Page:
I saw that Lies My Teacher Told Me: Everything Your American History Text Book Got Wrong (2018) by James W. Loewen was available on audiobook from my library, and I decided to give it a try. I took AP U.S. History and AP European History in high school. I did well in those classes, but I didn’t love them. I’ve enjoyed reading in-depth biographies about historical people, but the grand sweep of those high school classes was boring. Fortunately, I took enough history classes in college that this book wasn’t wholly a surprise to me. However, it still changed my perspective.
Loewen’s basic premise is that high school history text books are so focused on minimizing controversy and promoting patriotism that we end up with bad, boring history that minimizes the opposition to and contributions of minorities. In fact, history is the only college class that doesn’t build on what you learned in high school but has to go back and fix what you learned before. For this book, Loewen read twelve different high school history text books, looking at how they were written, and what they chose to focus on..
Loewen has plenty of examples to bolster his theory. He began his book talking about Helen Keller’s radical socialism and Woodrow Wilson’s racism. Both historical characters feature in his example history books, but their arguably more important contributions to history are ignored. Loewen goes on to discuss Christopher Columbus, the myths surrounding him and perpetuated by history books, as well as his true legacy. I’d already learned about how Columbus treated the people he “discovered,” but some of the primary sources were still shocking to hear. Loewen has many other examples, including U.S. anti-democratic intervention in countries around the world.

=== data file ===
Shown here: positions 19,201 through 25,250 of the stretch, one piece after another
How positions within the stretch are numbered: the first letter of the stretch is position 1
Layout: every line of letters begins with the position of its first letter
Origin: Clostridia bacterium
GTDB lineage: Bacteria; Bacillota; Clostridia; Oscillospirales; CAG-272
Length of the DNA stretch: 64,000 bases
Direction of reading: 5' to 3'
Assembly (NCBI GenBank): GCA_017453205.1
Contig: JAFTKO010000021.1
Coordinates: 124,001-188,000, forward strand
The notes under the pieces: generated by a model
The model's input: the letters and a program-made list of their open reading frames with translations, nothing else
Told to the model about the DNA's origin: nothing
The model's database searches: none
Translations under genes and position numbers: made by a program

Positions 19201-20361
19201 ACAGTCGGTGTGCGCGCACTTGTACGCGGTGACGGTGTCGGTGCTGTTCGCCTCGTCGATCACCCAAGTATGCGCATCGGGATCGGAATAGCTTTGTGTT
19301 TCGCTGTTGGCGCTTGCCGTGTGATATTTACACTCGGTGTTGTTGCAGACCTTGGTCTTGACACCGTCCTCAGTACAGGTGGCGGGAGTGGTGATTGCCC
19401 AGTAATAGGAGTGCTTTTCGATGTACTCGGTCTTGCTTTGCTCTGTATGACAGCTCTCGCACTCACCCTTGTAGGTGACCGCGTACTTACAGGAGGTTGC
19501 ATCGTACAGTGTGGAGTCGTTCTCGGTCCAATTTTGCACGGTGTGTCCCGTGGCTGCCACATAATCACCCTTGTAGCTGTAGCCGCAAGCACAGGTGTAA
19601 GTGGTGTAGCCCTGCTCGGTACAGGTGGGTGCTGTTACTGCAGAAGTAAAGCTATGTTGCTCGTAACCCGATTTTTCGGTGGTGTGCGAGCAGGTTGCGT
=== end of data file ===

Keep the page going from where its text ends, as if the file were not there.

Loewen also discusses how racism is erased from the history books. Beginning with Columbus’s changing perspective of the people he encountered, the racism deeply entrenched in justifying slavery, and maybe barely, if at all, recognizing the imprisonment of Japanese Americans in World War II, he has many examples. The problem with this, along with denying a large portion of Americans their story, is that it is difficult to understand the cause and effect of many historical events when you try to explain it without mentioning racism or racist motivations.
Another large portion of this book is dedicated to why our history books are the way they are and how we can change them. It’s a worthwhile discussion although I probably appreciated the historical discussions more. On the whole, I found this book very interesting and enlightening. Loewen has given me a new appreciation for history.
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